Please note that the MOI also considers volunteer work in a business or company as employment. As such the same penalties will apply. 

For a full list of violations visit the Moi websiteOpens in a new tab..

Expat Levies- Additional Punitive Disincentives To Curb Employment Of Dependent Females

To further discourage working female dependents or their children and from taking jobs from nationals, the Saudi government began to levy a personal monthly tax on ALL family members to be paid for by their sponsoring husbands.

They call this the Expat Levy or Expat Tax. The levy was introduced in 2016 and took effect in 2017.  

So, What Exactly Does The Expat Levy Cost? 

The fee has grown incrementally from 2017 until 2021. The personal fees beginning in July are as follows and are payable for each dependent per month.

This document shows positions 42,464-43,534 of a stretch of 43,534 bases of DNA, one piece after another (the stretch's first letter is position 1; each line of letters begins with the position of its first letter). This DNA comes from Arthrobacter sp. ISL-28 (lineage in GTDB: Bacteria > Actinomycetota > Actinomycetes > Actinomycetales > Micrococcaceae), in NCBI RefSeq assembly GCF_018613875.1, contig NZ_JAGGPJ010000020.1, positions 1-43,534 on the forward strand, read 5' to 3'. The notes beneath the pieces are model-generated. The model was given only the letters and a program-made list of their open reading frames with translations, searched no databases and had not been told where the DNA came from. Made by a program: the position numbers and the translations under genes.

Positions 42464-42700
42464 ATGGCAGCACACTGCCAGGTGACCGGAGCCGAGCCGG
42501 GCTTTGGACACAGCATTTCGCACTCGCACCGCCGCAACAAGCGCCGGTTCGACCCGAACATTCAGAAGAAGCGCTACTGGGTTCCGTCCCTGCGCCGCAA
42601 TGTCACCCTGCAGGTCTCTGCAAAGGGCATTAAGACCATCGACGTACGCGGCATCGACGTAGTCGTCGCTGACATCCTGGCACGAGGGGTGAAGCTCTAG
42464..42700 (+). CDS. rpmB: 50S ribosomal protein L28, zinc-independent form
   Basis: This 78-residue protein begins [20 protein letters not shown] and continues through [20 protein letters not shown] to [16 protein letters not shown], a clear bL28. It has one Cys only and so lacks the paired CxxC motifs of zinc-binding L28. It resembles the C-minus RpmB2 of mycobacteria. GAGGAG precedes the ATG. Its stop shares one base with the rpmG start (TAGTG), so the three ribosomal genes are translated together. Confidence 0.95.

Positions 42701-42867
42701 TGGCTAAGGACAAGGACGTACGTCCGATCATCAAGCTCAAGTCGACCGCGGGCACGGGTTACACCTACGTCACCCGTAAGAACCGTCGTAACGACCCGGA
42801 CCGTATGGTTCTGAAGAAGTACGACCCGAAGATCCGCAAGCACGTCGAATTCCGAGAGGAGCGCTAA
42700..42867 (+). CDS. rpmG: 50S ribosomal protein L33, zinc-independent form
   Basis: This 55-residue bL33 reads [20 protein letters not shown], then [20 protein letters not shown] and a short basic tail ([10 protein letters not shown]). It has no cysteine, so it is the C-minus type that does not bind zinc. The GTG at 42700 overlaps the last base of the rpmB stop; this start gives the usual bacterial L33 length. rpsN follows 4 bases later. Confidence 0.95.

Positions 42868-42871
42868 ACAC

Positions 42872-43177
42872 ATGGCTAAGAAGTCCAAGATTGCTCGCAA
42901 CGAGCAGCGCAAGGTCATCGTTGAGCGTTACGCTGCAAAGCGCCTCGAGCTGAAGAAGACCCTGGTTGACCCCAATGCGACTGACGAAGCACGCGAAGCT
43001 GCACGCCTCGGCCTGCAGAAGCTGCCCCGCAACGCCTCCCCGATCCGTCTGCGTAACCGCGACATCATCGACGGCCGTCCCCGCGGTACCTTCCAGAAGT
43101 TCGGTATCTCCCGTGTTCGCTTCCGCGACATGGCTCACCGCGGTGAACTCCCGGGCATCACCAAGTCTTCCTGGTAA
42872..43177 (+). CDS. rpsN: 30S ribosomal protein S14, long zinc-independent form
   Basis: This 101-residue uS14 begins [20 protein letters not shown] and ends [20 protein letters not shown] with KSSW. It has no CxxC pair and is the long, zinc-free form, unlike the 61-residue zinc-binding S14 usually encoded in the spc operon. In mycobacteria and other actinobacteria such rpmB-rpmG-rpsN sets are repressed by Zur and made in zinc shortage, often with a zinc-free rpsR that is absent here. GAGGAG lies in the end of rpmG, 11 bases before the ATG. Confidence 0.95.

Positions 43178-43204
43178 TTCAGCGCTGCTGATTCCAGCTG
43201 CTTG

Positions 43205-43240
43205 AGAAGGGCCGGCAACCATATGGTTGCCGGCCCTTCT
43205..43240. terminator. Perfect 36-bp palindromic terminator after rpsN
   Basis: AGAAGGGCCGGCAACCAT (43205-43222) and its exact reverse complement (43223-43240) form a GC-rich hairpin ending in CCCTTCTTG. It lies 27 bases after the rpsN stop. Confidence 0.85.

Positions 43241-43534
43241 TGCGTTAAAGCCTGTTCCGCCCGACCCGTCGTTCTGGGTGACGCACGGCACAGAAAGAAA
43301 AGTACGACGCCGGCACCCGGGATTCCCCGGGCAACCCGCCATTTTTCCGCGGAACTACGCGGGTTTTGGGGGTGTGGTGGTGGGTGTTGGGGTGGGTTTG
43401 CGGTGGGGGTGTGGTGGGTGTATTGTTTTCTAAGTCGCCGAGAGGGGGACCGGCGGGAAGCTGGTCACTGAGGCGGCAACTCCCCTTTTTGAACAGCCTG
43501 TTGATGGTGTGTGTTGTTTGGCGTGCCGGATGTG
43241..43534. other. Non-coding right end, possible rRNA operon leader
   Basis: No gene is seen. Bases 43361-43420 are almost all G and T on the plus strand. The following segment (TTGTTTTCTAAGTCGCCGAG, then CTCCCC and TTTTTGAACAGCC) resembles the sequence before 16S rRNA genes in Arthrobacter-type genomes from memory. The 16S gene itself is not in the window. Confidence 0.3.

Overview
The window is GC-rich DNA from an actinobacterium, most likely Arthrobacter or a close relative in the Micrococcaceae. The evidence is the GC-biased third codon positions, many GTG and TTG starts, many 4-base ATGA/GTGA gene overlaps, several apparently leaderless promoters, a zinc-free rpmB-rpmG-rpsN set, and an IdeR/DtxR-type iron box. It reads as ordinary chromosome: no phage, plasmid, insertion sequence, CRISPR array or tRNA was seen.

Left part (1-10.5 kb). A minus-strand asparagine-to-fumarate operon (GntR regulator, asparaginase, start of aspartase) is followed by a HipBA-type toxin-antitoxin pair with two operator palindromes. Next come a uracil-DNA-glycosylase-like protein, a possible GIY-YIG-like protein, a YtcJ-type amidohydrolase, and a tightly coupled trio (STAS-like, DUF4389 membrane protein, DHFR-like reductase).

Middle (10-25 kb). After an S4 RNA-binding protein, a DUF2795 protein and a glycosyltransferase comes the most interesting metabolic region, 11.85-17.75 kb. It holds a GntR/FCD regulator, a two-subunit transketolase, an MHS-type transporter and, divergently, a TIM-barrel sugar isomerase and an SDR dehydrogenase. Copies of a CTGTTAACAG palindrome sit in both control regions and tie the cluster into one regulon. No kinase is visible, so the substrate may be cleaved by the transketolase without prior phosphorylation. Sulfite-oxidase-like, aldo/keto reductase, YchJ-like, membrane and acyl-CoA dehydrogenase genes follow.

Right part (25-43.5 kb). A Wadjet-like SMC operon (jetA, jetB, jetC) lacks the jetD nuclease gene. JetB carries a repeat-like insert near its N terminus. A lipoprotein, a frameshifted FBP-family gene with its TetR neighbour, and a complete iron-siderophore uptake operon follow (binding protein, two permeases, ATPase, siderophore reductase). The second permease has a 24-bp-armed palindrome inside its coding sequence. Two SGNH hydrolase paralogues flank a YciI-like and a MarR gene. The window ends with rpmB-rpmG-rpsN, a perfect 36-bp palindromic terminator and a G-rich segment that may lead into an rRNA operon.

• 2017-  SAR 100
  • 2018 – SAR 200 
  • 2019 – SAR 300 
  • 2020 – SAR 400 
  • 2021 – SAR 400 

This personal tax is levied at all dependent family members and paid for by foreign employees (male or female) living and working in the commercial and private companies in the kingdom.

Saudization And Prohibition For Non-Saudis In Certain Occupations  

The Impact Of The Expat Levy 

The levy has taken a heavy hit on many low-income and middle-income workers. Many families cannot afford to pay the monthly tax and as a result, thousands of expat workers employed in the private sector have sent their families back to their home countries and continued working in the kingdom on a bachelor status.

The most affected are Asian nationals from India, Pakistan, Sri Lanka, the Philippines, Bangladesh, Nepal, and the Arab countries.

To learn more about the Expat Levy and its impact click through to read Inside Saudi’s Real Costs Of The Expat Levy In Saudi Arabia.

Co-author And His family

Dependent Spouses Can Get A Paid Job in Saudi Arabia By Transferring Sponsorship

Getting Your Own Work Visa